If you live in the Midwest, you are likely familiar with the summer-blooming shrub commonly called Rose–of-Sharon, but you may not know it by its other common name – shrub althea. You may not be aware that it is a Hibiscus, that its scientific name is Hibiscus syriacus or that it belongs to the Mallow family, Malvaceae.

Rose-of-Sharon is a large shrub, reaching up to 12 feet in height and nearly that in spread. The plant adapts well to most soil conditions, except extremely wet or dry, and is generally hardy throughout Indiana. It will perform best in moist but well-drained soil in full sun. The foliage is late to leaf out in spring, remains green through late autumn and has little, if any, display of fall color.

The primary attraction is its large flowers of white, red, purple or blue, beginning in late June to early July and often continuing through August and perhaps September. When all goes well, the plants are loaded with blooms, virtually covering the entire shrub.

However, failure to bloom and bud drop seem to be common problems with Rose-of-Sharon, and, yet, we don’t know exactly why. It flowers on the new growth each year, so even if the plant experiences winter injury, it is still able to produce flower buds. But many are frustrated when the plant puts on lots of buds that fail to open. Sometimes the plant may start out blooming normally but, as summer wears on, the buds start to drop prematurely.

Individual flowers of this plant are not particularly long lasting, so it is difficult to say what is premature blossom drop. Hot temperatures, heavy rain, wind, etc. will hasten drop of mature blooms. But, if buds and immature blossoms are falling, it may be caused by plant stress, such as too little or too much moisture and/or fertilizer. There is a fungal disease called Botrytis that infects flower buds and causes them to turn brown and drop, often before or just after they open. Thrips are an insect pest that feed on flower buds and can cause the buds to drop. It is possible that a combination of these factors is to blame.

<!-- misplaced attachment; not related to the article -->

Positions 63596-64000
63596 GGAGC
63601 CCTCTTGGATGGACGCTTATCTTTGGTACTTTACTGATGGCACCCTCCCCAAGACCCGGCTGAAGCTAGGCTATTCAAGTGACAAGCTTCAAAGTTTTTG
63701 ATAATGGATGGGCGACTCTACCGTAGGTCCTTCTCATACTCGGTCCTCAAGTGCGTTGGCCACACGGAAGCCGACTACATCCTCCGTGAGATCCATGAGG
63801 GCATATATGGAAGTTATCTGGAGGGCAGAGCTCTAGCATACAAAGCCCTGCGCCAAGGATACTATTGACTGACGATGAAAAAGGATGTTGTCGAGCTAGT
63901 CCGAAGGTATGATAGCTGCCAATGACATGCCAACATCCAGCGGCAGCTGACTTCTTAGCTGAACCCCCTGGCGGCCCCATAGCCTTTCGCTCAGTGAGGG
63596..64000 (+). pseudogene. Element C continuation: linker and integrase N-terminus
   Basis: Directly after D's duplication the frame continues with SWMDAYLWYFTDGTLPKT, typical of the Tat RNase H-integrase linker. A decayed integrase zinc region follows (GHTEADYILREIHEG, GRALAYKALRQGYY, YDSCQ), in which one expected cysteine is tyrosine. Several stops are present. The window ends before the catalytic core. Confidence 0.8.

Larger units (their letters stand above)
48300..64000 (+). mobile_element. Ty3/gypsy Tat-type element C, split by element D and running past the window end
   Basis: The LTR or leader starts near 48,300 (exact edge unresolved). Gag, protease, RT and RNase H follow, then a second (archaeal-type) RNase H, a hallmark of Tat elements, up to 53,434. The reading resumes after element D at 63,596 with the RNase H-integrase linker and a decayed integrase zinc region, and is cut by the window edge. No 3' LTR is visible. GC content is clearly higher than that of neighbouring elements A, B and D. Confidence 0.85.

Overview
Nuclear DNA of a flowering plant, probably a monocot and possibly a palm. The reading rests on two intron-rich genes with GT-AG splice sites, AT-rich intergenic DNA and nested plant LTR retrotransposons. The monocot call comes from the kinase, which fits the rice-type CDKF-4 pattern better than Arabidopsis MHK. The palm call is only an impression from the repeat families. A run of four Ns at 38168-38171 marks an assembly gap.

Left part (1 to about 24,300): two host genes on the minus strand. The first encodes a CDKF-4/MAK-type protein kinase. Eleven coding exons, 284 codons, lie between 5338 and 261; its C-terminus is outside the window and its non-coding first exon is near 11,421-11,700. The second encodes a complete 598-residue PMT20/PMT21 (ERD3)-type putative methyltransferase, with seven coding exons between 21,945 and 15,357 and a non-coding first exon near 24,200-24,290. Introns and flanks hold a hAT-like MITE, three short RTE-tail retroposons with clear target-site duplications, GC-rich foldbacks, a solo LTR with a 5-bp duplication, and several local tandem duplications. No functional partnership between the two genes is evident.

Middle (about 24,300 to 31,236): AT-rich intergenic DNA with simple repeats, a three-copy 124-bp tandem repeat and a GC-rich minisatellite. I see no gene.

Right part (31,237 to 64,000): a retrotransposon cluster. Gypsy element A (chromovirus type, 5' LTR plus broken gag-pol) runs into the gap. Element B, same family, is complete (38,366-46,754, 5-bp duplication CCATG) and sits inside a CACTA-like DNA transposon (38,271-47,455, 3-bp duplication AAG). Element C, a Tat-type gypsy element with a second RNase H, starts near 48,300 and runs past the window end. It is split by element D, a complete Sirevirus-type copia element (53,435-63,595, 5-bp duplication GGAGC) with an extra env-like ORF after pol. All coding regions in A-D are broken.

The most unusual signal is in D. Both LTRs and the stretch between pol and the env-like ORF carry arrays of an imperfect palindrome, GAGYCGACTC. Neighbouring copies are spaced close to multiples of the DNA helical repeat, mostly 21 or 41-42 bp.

But I do wonder whether some bud drop is just ‘normal” for this species. After all, the shrub does tend to produce huge numbers of flower buds, so maybe this is nature’s way of thinning out the load so the plant’s resources are not overwhelmed.

Since it flowers on new growth, you can prune Rose-of-Sharon in late winter or early spring. It can be pruned back hard to keep the plant more compact. If fewer, but larger, blooms are desired, you can trim back again in late spring to reduce the number of flower buds per stem. Some authors recommend pruning back to 2 or 3 flower buds per stem. I wonder if this would reduce the blossom drop as well?


Share This Article
Disclaimer: Reference to products is not intended to be an endorsement to the exclusion of others which may have similar uses. Any person using products listed in these articles assumes full responsibility for their use in accordance with current directions of the manufacturer.
Indiana Yard and Garden – Purdue Consumer Horticulture - Horticulture & Landscape Architecture, 625 Agriculture Mall, West Lafayette, IN 47907

© 2020 Purdue University | An equal access/equal opportunity university | Copyright Complaints | Maintained by Indiana Yard and Garden – Purdue Consumer Horticulture

If you have trouble accessing this page because of a disability, please contact Indiana Yard and Garden – Purdue Consumer Horticulture at homehort@purdue.edu.